A few more clumsy attempts at KAP
A few weeks ago we spent a wonderful week at Edisto Beach, South Carolina. I don’t get to the beach often, so I usually come with a lot of things I want to do. It’s hard to get to all of them.
One of the projects for this year was to get some more Kite Aerial Photos (KAP). My KAP camera, a Canon Powershot G1, is not an ideal camera due to its weight and lack of an intervalometer (which permits multiple exposures based on a timer). What I’ve been doing is setting the 10-second timer on the camera and then running it up once for each exposure. That gets old fast, and puts a limit on how high you can get the camera before it shoots the picture.
Last fall I happened upon a website for guy in England who makes infrared LEDs to trigger cameras. One acts as an intervalometer. They’re not super cheap, but a lot less expensive than upgrading to a new camera. So I bought one. I didn’t get a chance to work with it much until this beach trip. I basically wired the LED to a small battery pack of two AAAs, attached the pack to the camera with rubber bands and taped the LED to be near the infrared sensor. It was ugly, but the LED triggered the camera successfully every few seconds.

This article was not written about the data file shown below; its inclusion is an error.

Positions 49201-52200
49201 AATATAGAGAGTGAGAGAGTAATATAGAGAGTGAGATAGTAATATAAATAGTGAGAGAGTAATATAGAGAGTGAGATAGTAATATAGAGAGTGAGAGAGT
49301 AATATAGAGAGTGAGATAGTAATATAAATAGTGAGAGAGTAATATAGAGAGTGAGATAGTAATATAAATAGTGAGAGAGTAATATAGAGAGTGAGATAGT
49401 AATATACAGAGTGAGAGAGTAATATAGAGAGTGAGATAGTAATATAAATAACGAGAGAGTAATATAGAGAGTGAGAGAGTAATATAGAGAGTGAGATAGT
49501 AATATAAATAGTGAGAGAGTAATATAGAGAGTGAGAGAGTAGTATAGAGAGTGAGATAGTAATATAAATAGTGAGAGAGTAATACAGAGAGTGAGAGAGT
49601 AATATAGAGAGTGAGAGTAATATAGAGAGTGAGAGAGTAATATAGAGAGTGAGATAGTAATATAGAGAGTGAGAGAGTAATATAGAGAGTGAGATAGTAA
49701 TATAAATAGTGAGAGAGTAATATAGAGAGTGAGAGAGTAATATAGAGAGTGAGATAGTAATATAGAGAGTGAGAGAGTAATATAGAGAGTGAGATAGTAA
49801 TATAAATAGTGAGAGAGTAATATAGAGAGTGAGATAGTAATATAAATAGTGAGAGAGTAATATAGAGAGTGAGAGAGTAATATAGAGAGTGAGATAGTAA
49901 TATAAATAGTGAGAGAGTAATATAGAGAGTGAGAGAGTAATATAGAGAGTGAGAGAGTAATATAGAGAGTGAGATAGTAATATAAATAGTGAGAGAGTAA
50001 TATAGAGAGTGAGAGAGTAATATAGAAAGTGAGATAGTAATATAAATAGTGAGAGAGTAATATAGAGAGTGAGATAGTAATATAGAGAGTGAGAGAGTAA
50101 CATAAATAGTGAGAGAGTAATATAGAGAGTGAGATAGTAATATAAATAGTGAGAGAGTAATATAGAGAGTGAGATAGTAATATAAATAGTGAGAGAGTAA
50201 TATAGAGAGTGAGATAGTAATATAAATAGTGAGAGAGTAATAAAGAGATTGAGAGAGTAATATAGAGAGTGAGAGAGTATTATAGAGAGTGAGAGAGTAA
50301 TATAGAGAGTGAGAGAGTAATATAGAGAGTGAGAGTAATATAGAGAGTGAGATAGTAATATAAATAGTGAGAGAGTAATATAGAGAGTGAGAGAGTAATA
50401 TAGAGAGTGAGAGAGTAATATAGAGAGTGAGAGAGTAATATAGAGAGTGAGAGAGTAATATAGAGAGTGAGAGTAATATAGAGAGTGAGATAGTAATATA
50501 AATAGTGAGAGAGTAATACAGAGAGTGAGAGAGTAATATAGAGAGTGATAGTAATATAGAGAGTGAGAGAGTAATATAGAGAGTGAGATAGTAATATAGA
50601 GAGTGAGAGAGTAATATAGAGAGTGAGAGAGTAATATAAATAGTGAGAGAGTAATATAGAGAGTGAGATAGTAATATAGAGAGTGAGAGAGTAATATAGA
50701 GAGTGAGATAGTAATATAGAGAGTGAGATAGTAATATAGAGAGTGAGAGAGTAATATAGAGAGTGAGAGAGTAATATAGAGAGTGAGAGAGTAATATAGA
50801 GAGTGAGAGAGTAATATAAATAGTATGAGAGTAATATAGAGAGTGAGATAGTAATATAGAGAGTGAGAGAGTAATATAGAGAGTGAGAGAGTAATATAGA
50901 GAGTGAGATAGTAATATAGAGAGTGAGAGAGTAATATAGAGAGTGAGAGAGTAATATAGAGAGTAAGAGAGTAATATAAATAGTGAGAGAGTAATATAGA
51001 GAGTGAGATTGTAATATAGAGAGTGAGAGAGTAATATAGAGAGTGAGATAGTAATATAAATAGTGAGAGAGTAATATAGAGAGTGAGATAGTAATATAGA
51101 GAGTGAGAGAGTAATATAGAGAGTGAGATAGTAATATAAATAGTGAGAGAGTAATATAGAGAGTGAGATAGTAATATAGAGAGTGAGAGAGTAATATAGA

The first day I tried it, the wind was howling down the beach, creating miniature sandstorms inches off the ground. Seemed like a good day to fly, so up the kite went. But the kite wouldn’t stabilize, and kept making dives off to the left. Despite attempts to reel the kite in, the kite and camera crashed into the sand with a pretty good thud. The camera lens was popped out of axis and covered in sand. I thought we were sunk after the first flight, but the lens popped right back in place, and the I cleaned off the sand carefully.
I’ve been clipping the camera directly to the ring where the strings that attach to the flowform kite meet, so that’s what I did this time too. The pictures from the first flight were all blurry. The camera moves a lot when the kite shifts just a little. At some point I’m going to have to build a proper Picavet suspension for this camera and run it up the line only after the kite has hit some stable air. But for this trip, fixing the camera just below the kite was all I could do.
After a few more tries in lighter winds, adjusting the camera exposure settings, I got a few usable shots, shown in this entry.
My KAP gallery is here…so far they’re pretty poor but I hope to get better photos in the future.